National consumer survey examines GB loyalty schemes
According to the results of new research, banks/building societies continue to lead the way when it comes to feelings of customer loyalty.
Following ten years of an unprecedented lack of concern about the economy through the ‘noughties’, worry about the economy remains top of mind for Brits with half of consumers still feeling that it’s the most important issue facing Britain today. It’s perhaps no surprise then that two key drivers of customer loyalty are familiarity with both the in-store experience and value for money, and ease, whether that’s apathy or convenience.
The research, carried out by global research company Ipsos MORI in partnership with customer interactions specialist, The Logic Group, is the third annual study into customer loyalty. Surveying over 2,000 adults across Great Britain, this year’s survey also included, for the first time, online social listening/web sensing, and online discussion groups to explore the who, why and where of loyalty in 2011.
So, who are the winners and losers in the 2011 loyalty stakes?
For the third consecutive year, the same three sectors emerged as leaders in customer loyalty:
1. Banks/Building societies (66%) lead the way with two-thirds of the general public saying that they feel loyal to a business or organisation operating in this sector.
2. Supermarkets (60%) follow just behind, with three-in-five saying they are a loyal customer.
3. Finally, half of the general public say the same of Mobile Phone companies (52%).
Other sectors fall some way behind these leading lights. For example, the tourism sectors are ‘niche’ players of the loyalty game, with just over one-in-ten feeling loyal to Travel/Transport/Car hire/Airlines (13%) or Hotels (11%). Electrical/IT retailers (15%) and Sports (gyms/sports clubs) (16%) also record low levels of loyalty when we look at the population as a whole.
“Given the current climate, and consumer confidence in the economy taking a knock, it’s no surprise that customers have become wise over the past year. Many consumers now see loyalty as transactional rather than emotional; filtering many schemes with a ‘what’s in it for me?’ approach.” said Antony Jones, CEO of customer interactions specialist The Logic Group.
“The research also shows that once people join a loyalty scheme, they are then more likely to join more and more in the same sector and beyond. Taking supermarkets as an example, 68% of people are members of supermarket loyalty schemes with a over a third being members of two or three. Of course as loyalty programmes have rolled out across different sectors, businesses must identify and communicate the real USPs of their scheme. The demands on loyalty schemes are clearly complex; balancing consumer expectations and motivations, against business purpose, and within a challenging economic context. But one thing clearly emerges from this year’s research: a loyalty scheme cannot simply be set up and left to run.”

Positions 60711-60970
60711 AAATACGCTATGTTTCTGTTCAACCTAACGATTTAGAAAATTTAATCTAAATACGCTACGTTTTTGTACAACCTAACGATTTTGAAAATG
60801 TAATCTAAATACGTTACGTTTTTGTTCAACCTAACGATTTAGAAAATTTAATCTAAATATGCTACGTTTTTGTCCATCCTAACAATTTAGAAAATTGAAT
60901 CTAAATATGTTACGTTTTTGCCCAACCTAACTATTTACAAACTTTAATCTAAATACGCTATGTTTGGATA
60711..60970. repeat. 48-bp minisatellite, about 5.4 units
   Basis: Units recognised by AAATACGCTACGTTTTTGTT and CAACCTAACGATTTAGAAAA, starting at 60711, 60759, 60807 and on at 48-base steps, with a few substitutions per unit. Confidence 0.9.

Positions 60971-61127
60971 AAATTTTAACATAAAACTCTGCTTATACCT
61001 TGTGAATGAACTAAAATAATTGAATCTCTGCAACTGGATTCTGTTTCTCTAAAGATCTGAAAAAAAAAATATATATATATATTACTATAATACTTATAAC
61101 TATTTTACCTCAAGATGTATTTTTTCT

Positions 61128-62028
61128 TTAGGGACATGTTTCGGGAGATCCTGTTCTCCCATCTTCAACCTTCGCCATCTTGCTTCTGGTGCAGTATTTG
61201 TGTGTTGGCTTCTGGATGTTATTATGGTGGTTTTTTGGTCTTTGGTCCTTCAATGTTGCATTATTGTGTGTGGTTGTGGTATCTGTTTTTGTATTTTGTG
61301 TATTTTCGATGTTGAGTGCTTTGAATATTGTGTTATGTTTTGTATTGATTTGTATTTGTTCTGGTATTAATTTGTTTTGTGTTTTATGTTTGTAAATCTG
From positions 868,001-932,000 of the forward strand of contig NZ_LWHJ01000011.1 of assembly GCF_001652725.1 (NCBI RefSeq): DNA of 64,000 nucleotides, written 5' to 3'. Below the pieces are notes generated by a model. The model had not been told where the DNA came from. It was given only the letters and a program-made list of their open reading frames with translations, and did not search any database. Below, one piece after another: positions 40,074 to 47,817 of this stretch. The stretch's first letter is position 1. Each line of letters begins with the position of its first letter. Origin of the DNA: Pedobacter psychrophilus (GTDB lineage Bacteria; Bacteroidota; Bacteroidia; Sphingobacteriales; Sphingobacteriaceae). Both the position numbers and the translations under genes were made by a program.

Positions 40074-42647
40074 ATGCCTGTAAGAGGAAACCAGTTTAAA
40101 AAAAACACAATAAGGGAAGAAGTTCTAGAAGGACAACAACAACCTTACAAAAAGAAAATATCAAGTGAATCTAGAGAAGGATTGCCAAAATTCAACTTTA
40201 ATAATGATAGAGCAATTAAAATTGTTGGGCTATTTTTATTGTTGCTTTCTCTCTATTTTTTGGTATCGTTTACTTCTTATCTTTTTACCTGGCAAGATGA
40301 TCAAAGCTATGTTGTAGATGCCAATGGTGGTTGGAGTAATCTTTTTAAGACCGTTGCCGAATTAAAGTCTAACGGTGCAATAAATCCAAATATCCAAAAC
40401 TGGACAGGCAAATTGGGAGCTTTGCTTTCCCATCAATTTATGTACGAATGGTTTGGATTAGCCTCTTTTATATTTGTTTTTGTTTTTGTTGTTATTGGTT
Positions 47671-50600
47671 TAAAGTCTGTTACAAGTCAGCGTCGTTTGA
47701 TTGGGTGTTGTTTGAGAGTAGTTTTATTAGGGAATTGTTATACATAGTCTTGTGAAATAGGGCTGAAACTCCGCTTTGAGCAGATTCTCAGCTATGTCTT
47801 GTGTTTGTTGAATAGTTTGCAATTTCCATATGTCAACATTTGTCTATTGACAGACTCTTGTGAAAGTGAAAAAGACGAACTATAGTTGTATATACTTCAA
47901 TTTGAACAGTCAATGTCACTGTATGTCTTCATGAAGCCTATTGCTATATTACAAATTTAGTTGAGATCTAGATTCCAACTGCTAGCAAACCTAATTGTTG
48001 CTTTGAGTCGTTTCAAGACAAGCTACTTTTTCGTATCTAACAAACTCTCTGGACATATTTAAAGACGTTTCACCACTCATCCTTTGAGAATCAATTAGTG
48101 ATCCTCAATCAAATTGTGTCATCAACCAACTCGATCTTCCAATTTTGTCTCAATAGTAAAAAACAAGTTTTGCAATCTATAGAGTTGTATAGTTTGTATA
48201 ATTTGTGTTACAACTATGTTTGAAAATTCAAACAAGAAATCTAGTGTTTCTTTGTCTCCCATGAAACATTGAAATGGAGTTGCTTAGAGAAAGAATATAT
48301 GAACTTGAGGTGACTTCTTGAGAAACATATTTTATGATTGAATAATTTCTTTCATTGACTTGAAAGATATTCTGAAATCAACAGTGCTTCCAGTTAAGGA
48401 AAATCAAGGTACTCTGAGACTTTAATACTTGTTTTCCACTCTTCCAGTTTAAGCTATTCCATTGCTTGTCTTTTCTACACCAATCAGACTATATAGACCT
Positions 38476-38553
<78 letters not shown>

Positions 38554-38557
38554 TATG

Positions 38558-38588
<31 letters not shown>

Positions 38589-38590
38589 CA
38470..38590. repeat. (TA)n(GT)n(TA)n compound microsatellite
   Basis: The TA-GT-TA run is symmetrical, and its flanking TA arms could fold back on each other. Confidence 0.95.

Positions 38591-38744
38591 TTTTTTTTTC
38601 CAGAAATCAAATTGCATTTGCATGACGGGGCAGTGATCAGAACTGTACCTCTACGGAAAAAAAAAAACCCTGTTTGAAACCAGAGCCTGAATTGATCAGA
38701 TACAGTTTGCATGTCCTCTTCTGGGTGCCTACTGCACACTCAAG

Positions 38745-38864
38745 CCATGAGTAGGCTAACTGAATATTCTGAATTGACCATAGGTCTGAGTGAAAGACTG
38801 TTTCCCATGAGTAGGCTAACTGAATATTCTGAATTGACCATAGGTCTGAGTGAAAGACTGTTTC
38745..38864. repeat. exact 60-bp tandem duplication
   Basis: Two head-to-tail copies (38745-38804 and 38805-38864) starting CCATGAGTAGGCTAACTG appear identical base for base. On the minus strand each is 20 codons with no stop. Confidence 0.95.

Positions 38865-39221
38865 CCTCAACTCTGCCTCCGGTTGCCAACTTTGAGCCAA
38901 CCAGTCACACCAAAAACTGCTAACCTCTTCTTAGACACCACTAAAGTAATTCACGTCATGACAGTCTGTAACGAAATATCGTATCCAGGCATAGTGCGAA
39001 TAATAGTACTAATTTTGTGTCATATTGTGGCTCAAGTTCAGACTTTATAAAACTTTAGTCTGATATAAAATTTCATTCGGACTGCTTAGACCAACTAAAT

Mirror mirror on the wall, who’s the most loyal of them all?
What makes consumers loyal to a brand or a sector is, of course very subjective, and down to personal choice, but these feelings and consequent behaviours can be grouped by a range of factors from gender and age, to social class. The research shows great similarity between who feels loyal to the top three sectors: women for example, are more loyal than men to both Banks/Building societies (69% of women vs. 62% of men) and Supermarkets (66% of women vs. 55% of men), along with older people (aged 35+) (vs. younger people), and main shoppers (vs. non main shoppers). Contrast is seen in social grade however, where people in lower socio-economic groups are more likely to be loyal to supermarkets (63%) (C2DE) (vs. higher socio-economic groups 58% ABC1), while people in high to mid socio-economic groups (67%) (ABC1C2) are more likely to feel loyal to Banks/Building societies (vs. lower groups 60% DE).
Turning to the tourism sectors, older people and people in higher socio-economic groups (AB) are most likely to feel loyal here than their younger or lower socio-economic group counterparts. Interestingly, 22% of Londoners are loyal to Travel/Transport/Car hire/Airlines, almost twice the national average (13%).
But what does this all really mean?
Feeling loyal is a difficult emotion to quantify. It’s not all about fuzzy warm feelings of sentimentality and attachment. Today’s consumers typically feel loyal based upon one of two behaviours:
1. They have only one provider, or a small number of providers, for a particular product or service (e.g. bank or mobile phone)
2. They make frequent visits to/use of a particular provider (e.g. a local convenience store)
Simon Atkinson, Assistant Chief Executive at Ipsos MORI comments, “Understanding your customers, their behaviours, and what they want, is key to understanding ‘true loyalty’ to your brand, product or service. The reference points for loyalty are still banks/building societies, supermarkets and mobile phones. But all the evidence suggests that people are loyal to organisations in these sectors for very different reasons.
“Consumer loyalty is motivated by a range of factors including emotional brand affinity, familiarity, convenience and value for money. This varies considerably by sector. From personal experience, we know that we often keep ‘contracts’, written or otherwise, with companies out of general ease and convenience, rather than as a result of an emotional connection. Where there are barriers to switch, this results in a relatively low level of churn – though the company will be vulnerable to market disruption or aggressive new entrants, something we are seeing right now in the retail banking marketplace.”
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